You may be mystified like I am about why the hipster craze caught on. Seriously? Mustard and burgundy at the same time? Anaemic young men in ankle boots? With no socks?
I've never understood it. I've tried on shapeless dresses with strange openings and closings and I've seen the blunt, short fringes and I've said to myself, 'I am unwilling to be part of this.' But. Having said this, I love the south end of Smith St. If you haven't been there, it's part of Hipster Central in Melbourne (or Malbin, in hipster-speak), which is a region defined by Smith, Brunswick, Cecil and Gertrude Streets, and Northcote. It sells vinyl records and old books and bicycles and funny shoes and there are at least twenty places that will do you a strange hairdo that only makes sense to other hipsters, and for the rich inner-urban types who take their cues from their younger, porcelain-skinned counterparts, there are expensive (breathtakingly so) homewares shops.
I didn't discuss any of this with Hannah, who owns the tea shop in the south end of Smith St, as we were sitting in her establishment, nestled in a precinct with a knitting shop and several art galleries, featuring modern pieces made out of blue concrete and bits of string (don't you just want to stand around them, holding a short mac saying 'but is it art?').
We discussed tea. Specifically, whether you can fall in love with tea without becoming an inaccessible tea wanker who can no longer buy tea at the supermarket. I now have an answer to this question: yes, you can. You can fall in love with tea and still buy it at the supermarket, and without ruining tea drinking in normal establishments forever.
You will probably just only buy certain types of tea.
Other types will make you groan and wince and go ever so slightly pale, but you can still drink them. Things to look for in good tea are, as mentioned previously in this blog, shiny leaves and no dusty or powdery appearance. We took photos.
This is tea that is shiny and not dusty or powdery. It could be the first tea that Hannah made me. The interesting thing about tea, is, well, it's the interesting thing about the world and taste and many other things. The interesting thing about clothes are that there are great clothes that look good on just about anyone. But when you get to the really expensive, top of the line clothes, you see things that look violently horrible on practically everyone, but look utterly fantastic and unique when worn by just the right person in just the right lighting.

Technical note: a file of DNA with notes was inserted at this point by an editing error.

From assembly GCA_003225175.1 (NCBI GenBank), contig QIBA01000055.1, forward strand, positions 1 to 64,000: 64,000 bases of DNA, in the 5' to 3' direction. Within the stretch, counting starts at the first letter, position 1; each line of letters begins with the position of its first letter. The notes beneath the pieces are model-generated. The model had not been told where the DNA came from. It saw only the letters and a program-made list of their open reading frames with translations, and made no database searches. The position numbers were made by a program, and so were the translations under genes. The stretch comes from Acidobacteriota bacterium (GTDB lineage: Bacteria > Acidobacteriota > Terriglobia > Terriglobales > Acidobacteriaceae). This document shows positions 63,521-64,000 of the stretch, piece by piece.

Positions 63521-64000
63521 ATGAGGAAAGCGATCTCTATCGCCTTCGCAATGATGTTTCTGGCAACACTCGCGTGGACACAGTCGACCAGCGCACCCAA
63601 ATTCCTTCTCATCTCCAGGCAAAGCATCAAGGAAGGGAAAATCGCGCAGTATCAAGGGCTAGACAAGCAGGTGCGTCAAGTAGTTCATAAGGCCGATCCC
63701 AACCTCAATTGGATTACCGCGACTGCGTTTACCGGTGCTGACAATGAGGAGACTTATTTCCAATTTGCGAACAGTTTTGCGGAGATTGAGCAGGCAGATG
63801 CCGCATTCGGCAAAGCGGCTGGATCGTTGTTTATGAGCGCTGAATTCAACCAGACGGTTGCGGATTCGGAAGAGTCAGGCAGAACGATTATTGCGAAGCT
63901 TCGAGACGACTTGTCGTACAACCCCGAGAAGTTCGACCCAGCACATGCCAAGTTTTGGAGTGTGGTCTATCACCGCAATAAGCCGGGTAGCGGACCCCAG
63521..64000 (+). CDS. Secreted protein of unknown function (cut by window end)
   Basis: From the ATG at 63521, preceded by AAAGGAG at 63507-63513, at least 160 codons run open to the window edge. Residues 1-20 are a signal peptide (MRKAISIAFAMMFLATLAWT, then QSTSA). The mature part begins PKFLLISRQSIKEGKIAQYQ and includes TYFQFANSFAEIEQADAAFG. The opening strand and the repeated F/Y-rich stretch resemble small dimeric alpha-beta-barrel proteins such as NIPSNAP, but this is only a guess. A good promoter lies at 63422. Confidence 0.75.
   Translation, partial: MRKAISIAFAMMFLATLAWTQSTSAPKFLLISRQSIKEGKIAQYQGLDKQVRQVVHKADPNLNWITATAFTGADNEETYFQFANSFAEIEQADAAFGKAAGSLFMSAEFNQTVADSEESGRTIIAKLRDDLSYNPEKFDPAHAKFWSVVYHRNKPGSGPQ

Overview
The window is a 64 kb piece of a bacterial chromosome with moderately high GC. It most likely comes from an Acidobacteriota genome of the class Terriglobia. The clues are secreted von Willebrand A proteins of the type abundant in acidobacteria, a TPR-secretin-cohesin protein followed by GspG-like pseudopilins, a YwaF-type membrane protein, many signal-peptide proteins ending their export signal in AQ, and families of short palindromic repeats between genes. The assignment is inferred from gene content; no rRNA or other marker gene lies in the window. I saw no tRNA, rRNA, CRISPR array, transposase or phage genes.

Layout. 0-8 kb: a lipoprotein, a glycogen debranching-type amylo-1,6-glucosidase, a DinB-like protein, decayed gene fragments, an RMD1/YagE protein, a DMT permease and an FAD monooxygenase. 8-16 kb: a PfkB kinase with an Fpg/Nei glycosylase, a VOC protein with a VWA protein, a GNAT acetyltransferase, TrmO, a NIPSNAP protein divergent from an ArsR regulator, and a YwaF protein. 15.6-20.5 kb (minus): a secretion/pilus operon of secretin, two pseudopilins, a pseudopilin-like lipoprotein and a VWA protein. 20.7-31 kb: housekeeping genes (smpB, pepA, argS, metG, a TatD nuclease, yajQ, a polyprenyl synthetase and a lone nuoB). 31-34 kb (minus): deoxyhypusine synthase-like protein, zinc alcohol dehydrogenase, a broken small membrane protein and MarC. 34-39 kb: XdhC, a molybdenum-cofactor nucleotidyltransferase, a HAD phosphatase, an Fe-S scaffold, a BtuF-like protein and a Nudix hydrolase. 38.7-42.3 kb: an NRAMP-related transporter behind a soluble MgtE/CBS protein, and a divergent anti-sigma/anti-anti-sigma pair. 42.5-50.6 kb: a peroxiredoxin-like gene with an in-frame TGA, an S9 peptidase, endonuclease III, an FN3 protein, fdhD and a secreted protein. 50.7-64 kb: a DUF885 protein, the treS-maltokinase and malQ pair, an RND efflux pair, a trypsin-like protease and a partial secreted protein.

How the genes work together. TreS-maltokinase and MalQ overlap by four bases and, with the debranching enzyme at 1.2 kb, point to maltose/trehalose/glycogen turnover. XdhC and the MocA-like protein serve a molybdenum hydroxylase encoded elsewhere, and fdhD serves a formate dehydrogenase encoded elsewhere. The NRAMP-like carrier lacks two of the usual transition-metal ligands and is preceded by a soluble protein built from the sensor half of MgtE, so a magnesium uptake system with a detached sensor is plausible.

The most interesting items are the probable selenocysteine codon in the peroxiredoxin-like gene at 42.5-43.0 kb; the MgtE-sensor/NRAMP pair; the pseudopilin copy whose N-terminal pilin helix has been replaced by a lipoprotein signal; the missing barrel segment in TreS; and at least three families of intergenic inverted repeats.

With tea it's the same. Hannah brewed me a cup of an utterly priceless tea and the smell, well, I immediately said 'wet, woolen fifty year old jacket.' I wasn't guessing. Growing up, we had exactly that jacket, which looked like it had been felted out of camel hair, and this tea smelled just like it when it was damp. 'This is the fifth brew,' said Hannah. 'I think I can get twenty brews out of it.'
It's an oolong from the high mountains of Taiwan. Hannah doesn't know its name, or what she would charge for it. It was a gift from a friend. It's twenty years old. It was like a conversation. There were numerous flavours and aromas in it. I named them, and then forgot the names, and now all I can feel is a flat band of steel or metal running through it. 'It's like concrete,' said Hannah. And it was. It almost tasted blue. 'Can you taste it getting sweeter as you drink it?' Hannah asked. I couldn't, but could taste sweetness in the end of my cup.
'It's like beer,' said Hannah. 'When you're young, you taste beer and it's horrible. Then your palate develops around the taste, and you realise how awesome it is.' A lot of things are like that. So I've now tasted an interesting, prized tea and been surprised by it.
What I love about tea is that it's rich and serious at the same time, and I would expect a prized tea to be more of that, but instead it was different and not what I would have picked. I think I liked it more. Something that surprises you can keep on surprising you. But something predictable will eventually get tiring.